unleashed: "Iron on a leash signals times of quiet productivity and artful calm for the village. Unleashed it means bloodshed, destruction, cruel and indiscriminate change. Iron itself is blind but full of potential like the ore-god hidden in the shaft. The gut deep ambivalence in the god's nature is informed by this capacity of iron to explode into flying hot particles like a weapon in inexperienced hands. Or it can be directed---worked or channeled by the wise handler into new forms that provide stability that protects the patterns of everyday life in the human community." N. Hall, Irons in the Fire. Barrytown, NY., 2002. p.21.

shoes: "The inside of the mosque is considered sacred ground, not to be soiled with the dirt of the street. When entering a mosque, you must either remove your footwear or cover your shoes with the cloth slippers which may be provided." "A Word About Mosques." http://kupola.com/khanspace/mons/mosques.htm.

heavenly pole: "Preceding all empirical data, the archetype-Images are the organs of meditation, of the active Imagination; they effect the transmutation of these data by giving them their meaning, and precisely in so doing make known the manner of being of a specific human presence and the fundamental orientation inherent in it. Taking its bearings by the heavenly pole as the threshold of the world beyond means that this presence then allows a world other than that of geographical, physical, astronomical space to open before it." H. Corbin, The Man of Light in Iranian Sufism. Boulder, CO., 1978. p.5.

"The question may well be asked why this mark of the centre is sometimes expressed as a tree and sometimes as a pole. It is true that sometimes the difference is negligible: the Saxon irminsul, for instance, as described by Rudolf of Fulda, was truncus ligni, 'a wooden trunk' that might be understood as a dead tree. The custom of making a pole by arranging a dug-up tree with its arbor inversa 'roots upwards' is possibly another testimony of the close connection between tree and pole. Nevertheless, there seems to have been a general tendency towards the erection of poles in the far north and to using trees (often planted trees) in the south of the Eurasian continent."  Å. Hultkrantz, "A New Look at the World Pillar in Arctic and SubArctic religions." In, J. Pentikäinen, Editor, Shamanism and Northern Ecology. Berlin, Germany, 1996. p.36.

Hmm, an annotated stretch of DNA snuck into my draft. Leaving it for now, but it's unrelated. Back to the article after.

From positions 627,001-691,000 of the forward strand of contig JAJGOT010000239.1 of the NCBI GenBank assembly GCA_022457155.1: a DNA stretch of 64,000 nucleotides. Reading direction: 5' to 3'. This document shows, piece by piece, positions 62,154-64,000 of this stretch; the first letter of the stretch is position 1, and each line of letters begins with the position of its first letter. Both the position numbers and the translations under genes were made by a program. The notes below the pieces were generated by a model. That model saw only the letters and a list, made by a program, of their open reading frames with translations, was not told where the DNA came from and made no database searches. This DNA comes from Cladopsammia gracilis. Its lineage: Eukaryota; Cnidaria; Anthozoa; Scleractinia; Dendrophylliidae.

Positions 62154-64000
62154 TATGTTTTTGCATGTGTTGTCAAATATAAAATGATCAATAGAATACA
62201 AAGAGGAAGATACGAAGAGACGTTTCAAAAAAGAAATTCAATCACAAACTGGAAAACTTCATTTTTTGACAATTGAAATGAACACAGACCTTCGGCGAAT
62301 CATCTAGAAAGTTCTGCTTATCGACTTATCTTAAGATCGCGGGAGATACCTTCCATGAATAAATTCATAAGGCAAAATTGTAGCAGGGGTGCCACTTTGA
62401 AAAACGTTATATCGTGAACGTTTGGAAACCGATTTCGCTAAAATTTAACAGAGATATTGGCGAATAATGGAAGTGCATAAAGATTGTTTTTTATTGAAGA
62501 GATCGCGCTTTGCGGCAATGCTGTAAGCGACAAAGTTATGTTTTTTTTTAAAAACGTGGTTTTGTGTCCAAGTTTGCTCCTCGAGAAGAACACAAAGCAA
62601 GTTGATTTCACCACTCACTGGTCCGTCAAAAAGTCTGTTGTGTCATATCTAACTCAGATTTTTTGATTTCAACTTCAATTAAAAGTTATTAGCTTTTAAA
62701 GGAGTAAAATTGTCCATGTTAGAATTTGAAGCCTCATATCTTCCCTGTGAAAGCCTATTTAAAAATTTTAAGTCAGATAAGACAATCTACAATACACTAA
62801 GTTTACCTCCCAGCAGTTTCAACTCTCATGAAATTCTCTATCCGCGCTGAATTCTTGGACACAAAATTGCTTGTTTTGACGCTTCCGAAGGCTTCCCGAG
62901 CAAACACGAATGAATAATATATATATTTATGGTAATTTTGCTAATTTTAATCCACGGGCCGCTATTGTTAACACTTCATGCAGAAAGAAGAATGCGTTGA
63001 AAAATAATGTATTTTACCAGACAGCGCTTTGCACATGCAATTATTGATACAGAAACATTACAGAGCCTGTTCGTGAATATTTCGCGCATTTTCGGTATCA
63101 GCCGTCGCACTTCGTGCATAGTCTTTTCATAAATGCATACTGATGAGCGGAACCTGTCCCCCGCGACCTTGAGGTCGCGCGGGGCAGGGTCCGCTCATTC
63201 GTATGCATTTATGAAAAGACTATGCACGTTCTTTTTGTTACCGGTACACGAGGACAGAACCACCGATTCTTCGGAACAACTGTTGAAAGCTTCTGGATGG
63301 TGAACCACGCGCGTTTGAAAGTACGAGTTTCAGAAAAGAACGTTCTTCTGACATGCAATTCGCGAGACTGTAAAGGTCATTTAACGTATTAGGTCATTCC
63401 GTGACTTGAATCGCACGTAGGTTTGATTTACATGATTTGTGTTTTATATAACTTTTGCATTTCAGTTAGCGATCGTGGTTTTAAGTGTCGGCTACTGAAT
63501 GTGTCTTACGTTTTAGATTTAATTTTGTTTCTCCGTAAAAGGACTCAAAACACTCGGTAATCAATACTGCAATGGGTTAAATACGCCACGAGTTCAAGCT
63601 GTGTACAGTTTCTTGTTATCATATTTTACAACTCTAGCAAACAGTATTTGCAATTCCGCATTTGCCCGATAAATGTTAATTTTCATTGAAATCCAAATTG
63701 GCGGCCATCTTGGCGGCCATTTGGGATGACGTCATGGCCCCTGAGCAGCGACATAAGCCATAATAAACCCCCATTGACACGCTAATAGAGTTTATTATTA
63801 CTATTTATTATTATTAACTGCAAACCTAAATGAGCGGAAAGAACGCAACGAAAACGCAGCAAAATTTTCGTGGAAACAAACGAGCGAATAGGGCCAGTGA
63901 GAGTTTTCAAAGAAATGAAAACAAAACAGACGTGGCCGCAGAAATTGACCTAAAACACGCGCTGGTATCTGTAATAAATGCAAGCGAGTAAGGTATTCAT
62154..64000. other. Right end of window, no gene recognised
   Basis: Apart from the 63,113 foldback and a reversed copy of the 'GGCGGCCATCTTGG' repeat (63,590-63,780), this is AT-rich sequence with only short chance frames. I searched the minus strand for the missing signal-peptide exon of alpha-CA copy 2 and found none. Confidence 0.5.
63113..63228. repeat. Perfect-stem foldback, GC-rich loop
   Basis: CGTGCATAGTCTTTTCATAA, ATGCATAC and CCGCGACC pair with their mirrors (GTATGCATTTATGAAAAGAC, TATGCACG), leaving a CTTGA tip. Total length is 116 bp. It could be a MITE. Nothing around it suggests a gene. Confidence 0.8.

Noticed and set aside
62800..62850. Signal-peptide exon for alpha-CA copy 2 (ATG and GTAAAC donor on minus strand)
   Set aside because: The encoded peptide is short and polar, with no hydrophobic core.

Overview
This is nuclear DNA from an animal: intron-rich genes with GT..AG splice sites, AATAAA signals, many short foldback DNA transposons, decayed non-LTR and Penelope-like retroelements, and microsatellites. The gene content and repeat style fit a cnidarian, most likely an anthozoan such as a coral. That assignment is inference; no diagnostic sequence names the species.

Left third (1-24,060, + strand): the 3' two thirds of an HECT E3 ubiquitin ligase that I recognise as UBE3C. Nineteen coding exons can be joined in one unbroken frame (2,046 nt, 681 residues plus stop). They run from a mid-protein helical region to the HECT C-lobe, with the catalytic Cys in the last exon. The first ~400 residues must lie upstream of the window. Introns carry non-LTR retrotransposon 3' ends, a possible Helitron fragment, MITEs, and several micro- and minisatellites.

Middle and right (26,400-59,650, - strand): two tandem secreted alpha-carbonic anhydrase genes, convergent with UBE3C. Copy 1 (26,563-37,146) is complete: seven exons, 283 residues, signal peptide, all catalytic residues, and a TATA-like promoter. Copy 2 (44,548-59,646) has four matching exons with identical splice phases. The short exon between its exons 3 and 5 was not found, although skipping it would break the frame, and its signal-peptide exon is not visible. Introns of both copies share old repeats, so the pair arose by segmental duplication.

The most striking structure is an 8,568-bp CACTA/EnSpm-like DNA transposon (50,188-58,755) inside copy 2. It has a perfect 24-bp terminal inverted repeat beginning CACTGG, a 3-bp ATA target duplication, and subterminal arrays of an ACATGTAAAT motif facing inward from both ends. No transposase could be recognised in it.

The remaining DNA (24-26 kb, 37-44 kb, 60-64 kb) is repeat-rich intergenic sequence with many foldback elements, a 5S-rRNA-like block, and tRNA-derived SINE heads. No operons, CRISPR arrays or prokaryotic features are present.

the earliest case: D.G. White, Myths of the Dog-Man. Chicago, Il., 1991. pp.130-31. The Dog Jung are said to be descended from a dog with two heads. Thus, a unity of apolarity, a conjunction of opposites, I and Other.

the edge: "Edges are important because they define a limitation in order to deliver us from it. When we come to an edge we come to a frontier that tells us that we are now about to become more than we have been before." W.I. Thompson, The Time Falling Bodies Take to Light. New York, 1981. p.8.

Yisgadal: Kaddish means a sanctification of God's name. The first mention of the Kaddish is in a thirteenth century  writing called the Or Zarua. The prayer at the end of the service became Kaddish Yatom, literally, "Orphan's Kaddish." Although Kaddish contains no reference to death, it has become the prayer of mourning, recited for eleven months from the day of the death, and also on the anniversary of the death. It shows acceptance of divine judgment, when a person may easily reject God. In addition, by sanctifying God's name in public, the merit of the deceased person is increased.